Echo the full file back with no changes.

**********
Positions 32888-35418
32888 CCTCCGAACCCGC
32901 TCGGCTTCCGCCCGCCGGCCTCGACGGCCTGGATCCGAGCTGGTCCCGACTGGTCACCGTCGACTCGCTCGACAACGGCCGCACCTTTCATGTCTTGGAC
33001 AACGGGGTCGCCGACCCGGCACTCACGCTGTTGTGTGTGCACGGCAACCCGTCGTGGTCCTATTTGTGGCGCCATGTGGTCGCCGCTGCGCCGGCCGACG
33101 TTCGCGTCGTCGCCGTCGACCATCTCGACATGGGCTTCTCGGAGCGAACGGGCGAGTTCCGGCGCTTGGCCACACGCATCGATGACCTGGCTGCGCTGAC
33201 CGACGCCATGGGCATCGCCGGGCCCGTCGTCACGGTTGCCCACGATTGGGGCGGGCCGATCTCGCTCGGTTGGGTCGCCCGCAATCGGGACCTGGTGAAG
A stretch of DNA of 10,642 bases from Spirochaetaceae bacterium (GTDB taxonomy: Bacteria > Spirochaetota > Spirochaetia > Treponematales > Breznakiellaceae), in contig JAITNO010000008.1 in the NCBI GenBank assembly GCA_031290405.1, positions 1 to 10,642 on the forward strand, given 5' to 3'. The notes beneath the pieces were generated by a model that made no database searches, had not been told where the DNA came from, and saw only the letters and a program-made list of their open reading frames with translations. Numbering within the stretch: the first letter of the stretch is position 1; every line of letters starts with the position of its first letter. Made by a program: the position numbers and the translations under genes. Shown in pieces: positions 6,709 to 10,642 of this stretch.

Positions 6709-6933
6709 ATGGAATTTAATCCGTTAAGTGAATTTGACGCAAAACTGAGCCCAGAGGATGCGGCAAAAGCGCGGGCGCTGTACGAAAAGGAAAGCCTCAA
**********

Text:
Positions 32888-35418
32888 CCTCCGAACCCGC
32901 TCGGCTTCCGCCCGCCGGCCTCGACGGCCTGGATCCGAGCTGGTCCCGACTGGTCACCGTCGACTCGCTCGACAACGGCCGCACCTTTCATGTCTTGGAC
33001 AACGGGGTCGCCGACCCGGCACTCACGCTGTTGTGTGTGCACGGCAACCCGTCGTGGTCCTATTTGTGGCGCCATGTGGTCGCCGCTGCGCCGGCCGACG
33101 TTCGCGTCGTCGCCGTCGACCATCTCGACATGGGCTTCTCGGAGCGAACGGGCGAGTTCCGGCGCTTGGCCACACGCATCGATGACCTGGCTGCGCTGAC
33201 CGACGCCATGGGCATCGCCGGGCCCGTCGTCACGGTTGCCCACGATTGGGGCGGGCCGATCTCGCTCGGTTGGGTCGCCCGCAATCGGGACCTGGTGAAG
A stretch of DNA of 10,642 bases from Spirochaetaceae bacterium (GTDB taxonomy: Bacteria > Spirochaetota > Spirochaetia > Treponematales > Breznakiellaceae), in contig JAITNO010000008.1 in the NCBI GenBank assembly GCA_031290405.1, positions 1 to 10,642 on the forward strand, given 5' to 3'. The notes beneath the pieces were generated by a model that made no database searches, had not been told where the DNA came from, and saw only the letters and a program-made list of their open reading frames with translations. Numbering within the stretch: the first letter of the stretch is position 1; every line of letters starts with the position of its first letter. Made by a program: the position numbers and the translations under genes. Shown in pieces: positions 6,709 to 10,642 of this stretch.

Positions 6709-6933
6709 ATGGAATTTAATCCGTTAAGTGAATTTGACGCAAAACTGAGCCCAGAGGATGCGGCAAAAGCGCGGGCGCTGTACGAAAAGGAAAGCCTCAA